What would you say is one of the bigger challenges that you face in this position?

I think there is still some skepticism that there is business value in ESG because, in a lot of ways, it's not a direct one-to-one causation of dollars and cents resulting from an initiative. This means some folks need to have the picture laid out for them in clearer ways, so that they can understand that doing things for sustainability may appear as a cost now but have positive business ramifications in the future. Fortunately, I think we're seeing greater buy-in. We've got tremendous support from our executive leadership in promoting sustainability and wanting sustainability to be part of the Prologis brand. Simultaneously, we are still going through a process of educating and helping folks think through how to incorporate ESG into the business in ways that have meaningful ESG impact.

What skills would you say are most important in your position?

It's a mix of quantitative and qualitative. From the quantitative side, there is heightened expectation that you are able to show the impact you're making in measurable ways. And from that point of view, you must have a very keen attention to detail. The time you spend sorting through Excel spreadsheets and making sure that fine-tuned numbers and metrics are correct is a key aspect ensuring the success of your program. The qualitative side, I think, also pertains to how you communicate. It’s critical to get to the point quickly and make your case in a concise and compelling manner.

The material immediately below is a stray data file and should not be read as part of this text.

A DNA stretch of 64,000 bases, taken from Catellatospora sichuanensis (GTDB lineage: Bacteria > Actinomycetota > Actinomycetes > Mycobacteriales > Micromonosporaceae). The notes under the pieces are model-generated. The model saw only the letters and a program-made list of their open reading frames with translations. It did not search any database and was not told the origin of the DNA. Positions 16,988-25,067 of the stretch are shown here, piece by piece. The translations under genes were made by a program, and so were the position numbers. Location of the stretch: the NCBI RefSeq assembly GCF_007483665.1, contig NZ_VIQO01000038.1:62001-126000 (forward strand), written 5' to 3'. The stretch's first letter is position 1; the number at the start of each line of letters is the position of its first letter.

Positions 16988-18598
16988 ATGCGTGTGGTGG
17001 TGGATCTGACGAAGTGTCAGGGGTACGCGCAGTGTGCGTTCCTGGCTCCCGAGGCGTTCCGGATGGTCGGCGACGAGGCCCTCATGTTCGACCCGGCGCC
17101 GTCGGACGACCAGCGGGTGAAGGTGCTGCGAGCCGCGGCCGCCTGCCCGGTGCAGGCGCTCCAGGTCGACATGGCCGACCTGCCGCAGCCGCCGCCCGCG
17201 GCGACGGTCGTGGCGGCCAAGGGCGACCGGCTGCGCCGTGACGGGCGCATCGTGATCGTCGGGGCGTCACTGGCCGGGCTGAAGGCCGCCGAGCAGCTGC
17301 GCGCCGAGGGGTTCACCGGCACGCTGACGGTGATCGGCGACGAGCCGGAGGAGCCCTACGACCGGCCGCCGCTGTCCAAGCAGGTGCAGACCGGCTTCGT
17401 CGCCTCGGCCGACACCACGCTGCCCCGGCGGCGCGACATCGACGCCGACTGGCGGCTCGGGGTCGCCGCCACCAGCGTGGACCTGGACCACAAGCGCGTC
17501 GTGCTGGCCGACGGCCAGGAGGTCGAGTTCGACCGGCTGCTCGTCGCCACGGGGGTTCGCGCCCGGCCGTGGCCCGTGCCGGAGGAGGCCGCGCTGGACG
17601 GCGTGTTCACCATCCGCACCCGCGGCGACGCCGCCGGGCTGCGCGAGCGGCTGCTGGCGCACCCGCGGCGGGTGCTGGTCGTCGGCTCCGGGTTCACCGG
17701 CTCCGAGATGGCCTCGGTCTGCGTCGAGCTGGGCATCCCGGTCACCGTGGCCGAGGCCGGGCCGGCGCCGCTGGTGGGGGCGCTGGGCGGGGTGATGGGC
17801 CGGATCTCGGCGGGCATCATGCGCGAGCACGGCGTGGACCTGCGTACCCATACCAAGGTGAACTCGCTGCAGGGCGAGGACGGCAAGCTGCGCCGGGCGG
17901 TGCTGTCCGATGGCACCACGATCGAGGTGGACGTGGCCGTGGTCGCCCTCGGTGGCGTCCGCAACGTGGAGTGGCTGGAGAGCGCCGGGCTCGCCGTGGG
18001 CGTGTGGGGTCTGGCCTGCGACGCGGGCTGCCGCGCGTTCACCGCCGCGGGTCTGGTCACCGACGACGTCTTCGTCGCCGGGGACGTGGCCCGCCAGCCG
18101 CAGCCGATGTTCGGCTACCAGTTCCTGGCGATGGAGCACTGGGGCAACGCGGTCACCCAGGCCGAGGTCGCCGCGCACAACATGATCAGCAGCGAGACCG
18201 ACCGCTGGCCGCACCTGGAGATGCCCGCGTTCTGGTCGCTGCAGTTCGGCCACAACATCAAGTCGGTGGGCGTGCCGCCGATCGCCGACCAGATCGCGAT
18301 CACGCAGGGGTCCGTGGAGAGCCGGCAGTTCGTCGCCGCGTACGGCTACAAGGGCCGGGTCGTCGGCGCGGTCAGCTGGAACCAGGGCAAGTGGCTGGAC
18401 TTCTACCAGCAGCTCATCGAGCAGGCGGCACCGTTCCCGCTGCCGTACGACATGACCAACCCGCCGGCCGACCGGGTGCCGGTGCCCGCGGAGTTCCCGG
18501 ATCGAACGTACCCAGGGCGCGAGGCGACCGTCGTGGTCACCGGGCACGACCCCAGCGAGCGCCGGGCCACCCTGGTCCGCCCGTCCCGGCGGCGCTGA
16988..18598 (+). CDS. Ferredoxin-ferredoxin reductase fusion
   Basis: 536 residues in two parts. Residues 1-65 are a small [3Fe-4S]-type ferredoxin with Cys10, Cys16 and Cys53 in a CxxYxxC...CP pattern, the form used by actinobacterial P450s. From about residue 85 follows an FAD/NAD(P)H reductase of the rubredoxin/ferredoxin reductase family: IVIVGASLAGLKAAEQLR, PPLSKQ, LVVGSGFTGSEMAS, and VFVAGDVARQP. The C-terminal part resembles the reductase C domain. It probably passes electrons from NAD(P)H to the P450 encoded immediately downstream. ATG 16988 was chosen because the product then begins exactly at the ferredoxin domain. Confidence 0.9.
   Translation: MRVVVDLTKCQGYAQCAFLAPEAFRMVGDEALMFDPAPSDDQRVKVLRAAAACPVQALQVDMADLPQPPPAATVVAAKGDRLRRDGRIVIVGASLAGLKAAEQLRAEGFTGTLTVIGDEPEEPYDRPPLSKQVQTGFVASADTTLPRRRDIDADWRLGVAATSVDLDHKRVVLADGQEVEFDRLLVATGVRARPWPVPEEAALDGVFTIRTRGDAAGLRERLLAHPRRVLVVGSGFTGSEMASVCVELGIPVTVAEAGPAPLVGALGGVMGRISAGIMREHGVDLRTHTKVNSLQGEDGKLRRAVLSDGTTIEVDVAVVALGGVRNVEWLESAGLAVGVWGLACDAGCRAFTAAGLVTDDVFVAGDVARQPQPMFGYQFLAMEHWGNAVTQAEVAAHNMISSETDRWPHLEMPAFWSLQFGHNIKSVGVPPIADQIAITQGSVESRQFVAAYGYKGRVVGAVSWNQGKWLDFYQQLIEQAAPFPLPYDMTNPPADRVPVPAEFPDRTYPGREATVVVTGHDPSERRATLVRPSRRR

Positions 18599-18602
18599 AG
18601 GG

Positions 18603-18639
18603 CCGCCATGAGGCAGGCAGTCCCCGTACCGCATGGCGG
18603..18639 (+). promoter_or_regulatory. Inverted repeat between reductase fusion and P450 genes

What advice would you give to someone who's interested in working in real estate ESG issues?

Understand the real estate business. I did not come from a real estate background, but I think what has helped me to be a more successful sustainability or ESG member of the Prologis team is how much I've tried to learn and teach myself about our real estate and the core business. Understanding the core business can help you think about opportunities for new products or services that have an ESG focus that in turn align with the overall goals of the business.